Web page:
Dream vision was a common spell used by shugenja and wu jen.[3][4] It was very rare outside Kara-Tur.[1][2]

Effects[edit | edit source]

With this spell, the caster was able to send a message to another via dreams. For the spell to be cast successfully, the caster was required to know the identity of the recipient of the dream vision. When the somatic and verbal components of the spell were complete, the caster entered into a deep sleep, and their spirit left their body. The spirit of the caster would travel instantly to the location of the target recipient. The caster was then able to deliver a message of any length, which the subject remembered perfectly when awoken. The spell only offered one-way communication; the subject was unable to communicate with the caster. The spell could not be used to gather information on the subject's dream nor location. When the caster finished delivering the message, their spirit instantly returned to their body.[1][2]

If the recipient was awake, the caster could either remain asleep until the subject fell asleep, or cancel the spell. The spirit was able to enter the dream if the subject was warded against spirits. If the caster's body was disturbed while their spirit was away, the spell would be broken and the caster's spirit would be unable to return to their body, which entered a comatose state. A restore spell was able to return the spirit of the caster to their body.[1][2]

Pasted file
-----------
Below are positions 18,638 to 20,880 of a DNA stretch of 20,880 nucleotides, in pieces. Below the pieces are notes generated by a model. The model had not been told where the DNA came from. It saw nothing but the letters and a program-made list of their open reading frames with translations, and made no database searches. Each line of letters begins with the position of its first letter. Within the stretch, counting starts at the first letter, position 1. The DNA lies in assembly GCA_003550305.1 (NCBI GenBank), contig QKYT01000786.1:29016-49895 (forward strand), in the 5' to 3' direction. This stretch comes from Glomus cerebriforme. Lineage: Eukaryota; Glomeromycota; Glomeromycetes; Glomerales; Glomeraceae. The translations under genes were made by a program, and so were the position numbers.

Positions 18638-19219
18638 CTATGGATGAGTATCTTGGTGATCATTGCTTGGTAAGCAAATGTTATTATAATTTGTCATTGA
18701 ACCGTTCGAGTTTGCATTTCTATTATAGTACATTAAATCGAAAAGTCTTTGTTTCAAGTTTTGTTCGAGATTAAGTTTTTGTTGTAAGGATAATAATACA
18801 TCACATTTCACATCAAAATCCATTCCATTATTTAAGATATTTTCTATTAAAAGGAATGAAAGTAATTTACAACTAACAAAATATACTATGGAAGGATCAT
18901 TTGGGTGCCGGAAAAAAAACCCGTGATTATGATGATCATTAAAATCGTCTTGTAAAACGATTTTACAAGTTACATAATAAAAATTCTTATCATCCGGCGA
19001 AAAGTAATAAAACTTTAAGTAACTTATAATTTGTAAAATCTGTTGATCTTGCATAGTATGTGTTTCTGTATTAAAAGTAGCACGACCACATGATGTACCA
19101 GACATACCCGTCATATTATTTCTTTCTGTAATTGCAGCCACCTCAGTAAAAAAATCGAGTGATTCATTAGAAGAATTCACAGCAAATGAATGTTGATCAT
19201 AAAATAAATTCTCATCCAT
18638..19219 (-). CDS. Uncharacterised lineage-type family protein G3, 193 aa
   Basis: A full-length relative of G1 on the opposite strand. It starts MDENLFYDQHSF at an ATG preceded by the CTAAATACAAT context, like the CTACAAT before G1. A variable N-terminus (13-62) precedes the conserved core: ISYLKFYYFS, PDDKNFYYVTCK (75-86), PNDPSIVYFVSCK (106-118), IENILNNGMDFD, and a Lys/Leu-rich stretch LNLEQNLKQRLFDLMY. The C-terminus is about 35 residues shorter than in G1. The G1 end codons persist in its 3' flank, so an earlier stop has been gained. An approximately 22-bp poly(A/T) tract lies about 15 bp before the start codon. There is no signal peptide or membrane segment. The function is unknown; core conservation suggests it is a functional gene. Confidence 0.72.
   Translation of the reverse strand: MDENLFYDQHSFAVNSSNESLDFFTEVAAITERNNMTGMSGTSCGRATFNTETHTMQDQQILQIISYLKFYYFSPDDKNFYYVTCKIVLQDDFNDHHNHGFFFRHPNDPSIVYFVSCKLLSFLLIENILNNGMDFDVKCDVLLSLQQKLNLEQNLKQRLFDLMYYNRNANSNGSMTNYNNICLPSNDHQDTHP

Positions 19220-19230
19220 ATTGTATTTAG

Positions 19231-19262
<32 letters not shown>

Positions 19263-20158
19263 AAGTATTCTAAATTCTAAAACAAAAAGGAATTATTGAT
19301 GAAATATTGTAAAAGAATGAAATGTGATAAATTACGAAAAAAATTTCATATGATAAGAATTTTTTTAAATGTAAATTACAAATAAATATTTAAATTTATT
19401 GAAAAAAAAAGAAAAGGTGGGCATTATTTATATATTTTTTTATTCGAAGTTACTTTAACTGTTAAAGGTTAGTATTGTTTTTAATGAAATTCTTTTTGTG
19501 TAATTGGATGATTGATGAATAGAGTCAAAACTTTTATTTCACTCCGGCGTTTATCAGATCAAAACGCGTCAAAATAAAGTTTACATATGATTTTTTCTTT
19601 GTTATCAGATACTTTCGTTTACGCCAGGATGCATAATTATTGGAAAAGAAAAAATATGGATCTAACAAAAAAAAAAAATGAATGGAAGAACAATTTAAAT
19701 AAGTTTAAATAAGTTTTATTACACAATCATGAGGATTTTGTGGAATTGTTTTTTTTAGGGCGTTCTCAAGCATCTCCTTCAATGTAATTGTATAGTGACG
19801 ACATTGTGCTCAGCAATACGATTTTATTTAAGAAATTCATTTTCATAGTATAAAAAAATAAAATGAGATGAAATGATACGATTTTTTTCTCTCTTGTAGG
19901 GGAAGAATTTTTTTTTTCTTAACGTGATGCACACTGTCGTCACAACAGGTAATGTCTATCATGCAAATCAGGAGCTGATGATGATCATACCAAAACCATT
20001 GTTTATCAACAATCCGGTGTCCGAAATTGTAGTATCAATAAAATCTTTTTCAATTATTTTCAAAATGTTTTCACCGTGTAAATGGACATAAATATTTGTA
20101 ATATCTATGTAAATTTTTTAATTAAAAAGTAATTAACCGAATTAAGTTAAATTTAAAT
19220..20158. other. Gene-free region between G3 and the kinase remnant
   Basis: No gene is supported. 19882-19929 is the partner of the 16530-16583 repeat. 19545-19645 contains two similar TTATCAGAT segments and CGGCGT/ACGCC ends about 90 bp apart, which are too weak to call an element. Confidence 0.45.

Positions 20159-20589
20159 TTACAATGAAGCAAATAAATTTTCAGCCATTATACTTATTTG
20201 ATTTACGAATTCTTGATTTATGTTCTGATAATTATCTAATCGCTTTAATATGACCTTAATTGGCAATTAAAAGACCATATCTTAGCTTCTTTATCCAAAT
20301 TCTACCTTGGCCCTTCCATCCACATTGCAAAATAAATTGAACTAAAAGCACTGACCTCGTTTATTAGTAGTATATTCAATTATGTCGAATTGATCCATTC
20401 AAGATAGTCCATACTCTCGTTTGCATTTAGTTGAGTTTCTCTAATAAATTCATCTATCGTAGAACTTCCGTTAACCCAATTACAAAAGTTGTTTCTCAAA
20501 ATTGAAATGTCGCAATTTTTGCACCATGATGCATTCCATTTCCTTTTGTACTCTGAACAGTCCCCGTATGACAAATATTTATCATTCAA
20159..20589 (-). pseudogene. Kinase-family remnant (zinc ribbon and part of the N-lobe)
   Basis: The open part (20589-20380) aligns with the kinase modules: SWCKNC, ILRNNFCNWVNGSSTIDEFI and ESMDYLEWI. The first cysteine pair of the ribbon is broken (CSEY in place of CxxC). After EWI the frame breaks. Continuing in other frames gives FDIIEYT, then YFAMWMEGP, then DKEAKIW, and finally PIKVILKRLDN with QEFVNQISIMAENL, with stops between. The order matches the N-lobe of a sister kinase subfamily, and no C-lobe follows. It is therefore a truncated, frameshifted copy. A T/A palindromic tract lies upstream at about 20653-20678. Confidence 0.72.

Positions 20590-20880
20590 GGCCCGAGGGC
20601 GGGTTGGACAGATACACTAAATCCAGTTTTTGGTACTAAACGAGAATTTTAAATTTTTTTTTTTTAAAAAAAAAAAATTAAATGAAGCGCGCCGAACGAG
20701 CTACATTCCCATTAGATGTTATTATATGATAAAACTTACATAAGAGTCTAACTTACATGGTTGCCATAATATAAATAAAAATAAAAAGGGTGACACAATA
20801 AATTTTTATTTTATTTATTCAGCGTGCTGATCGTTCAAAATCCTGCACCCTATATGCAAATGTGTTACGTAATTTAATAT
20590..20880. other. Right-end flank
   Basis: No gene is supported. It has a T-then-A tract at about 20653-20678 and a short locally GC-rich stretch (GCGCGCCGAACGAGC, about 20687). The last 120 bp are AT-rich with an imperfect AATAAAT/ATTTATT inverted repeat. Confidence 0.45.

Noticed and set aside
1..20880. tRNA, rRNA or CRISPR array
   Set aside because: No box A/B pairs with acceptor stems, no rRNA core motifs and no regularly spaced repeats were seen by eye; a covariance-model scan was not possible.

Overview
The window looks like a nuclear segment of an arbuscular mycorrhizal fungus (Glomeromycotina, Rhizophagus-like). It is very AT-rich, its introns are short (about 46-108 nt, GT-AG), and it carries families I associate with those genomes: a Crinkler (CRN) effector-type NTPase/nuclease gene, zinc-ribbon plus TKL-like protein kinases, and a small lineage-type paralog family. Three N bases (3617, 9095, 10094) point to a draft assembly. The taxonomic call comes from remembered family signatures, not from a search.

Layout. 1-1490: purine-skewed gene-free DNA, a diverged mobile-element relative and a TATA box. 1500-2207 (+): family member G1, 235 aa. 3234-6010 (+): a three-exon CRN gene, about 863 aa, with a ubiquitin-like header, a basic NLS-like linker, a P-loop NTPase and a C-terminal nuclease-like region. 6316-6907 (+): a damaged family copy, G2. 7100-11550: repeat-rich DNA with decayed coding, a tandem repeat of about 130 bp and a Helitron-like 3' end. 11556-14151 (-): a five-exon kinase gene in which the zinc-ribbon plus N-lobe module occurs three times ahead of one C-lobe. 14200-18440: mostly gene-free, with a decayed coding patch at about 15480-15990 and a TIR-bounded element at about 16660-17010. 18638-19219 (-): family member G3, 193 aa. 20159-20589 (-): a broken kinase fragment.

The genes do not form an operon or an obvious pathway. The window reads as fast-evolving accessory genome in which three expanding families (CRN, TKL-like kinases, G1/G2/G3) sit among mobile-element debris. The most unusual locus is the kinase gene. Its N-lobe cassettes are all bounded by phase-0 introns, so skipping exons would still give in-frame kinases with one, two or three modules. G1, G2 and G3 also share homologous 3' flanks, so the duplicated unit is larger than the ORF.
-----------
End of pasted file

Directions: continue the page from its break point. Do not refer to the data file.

The reverse of this spell was nightmare vision. It was similar to dream vision but this spell allowed the caster to send dreadful and horrifying images to the subject. The subject would not have a restful sleep, and if the subject was a spellcaster, they would not retain any learned spells.[1][2]

The caster's spirit was unable to enter or leave a crystal sphere. [5]

Components[edit | edit source]

In addition to verbal and somatic components, the spell required material components. When cast by a wu jen, a bowl of incense was required. If cast by a shugenja, the spell required, along with a bowl of incense, the priest to be wearing a silk robe of red or white.[1][2]

Appendix[edit | edit source]

References[edit | edit source]

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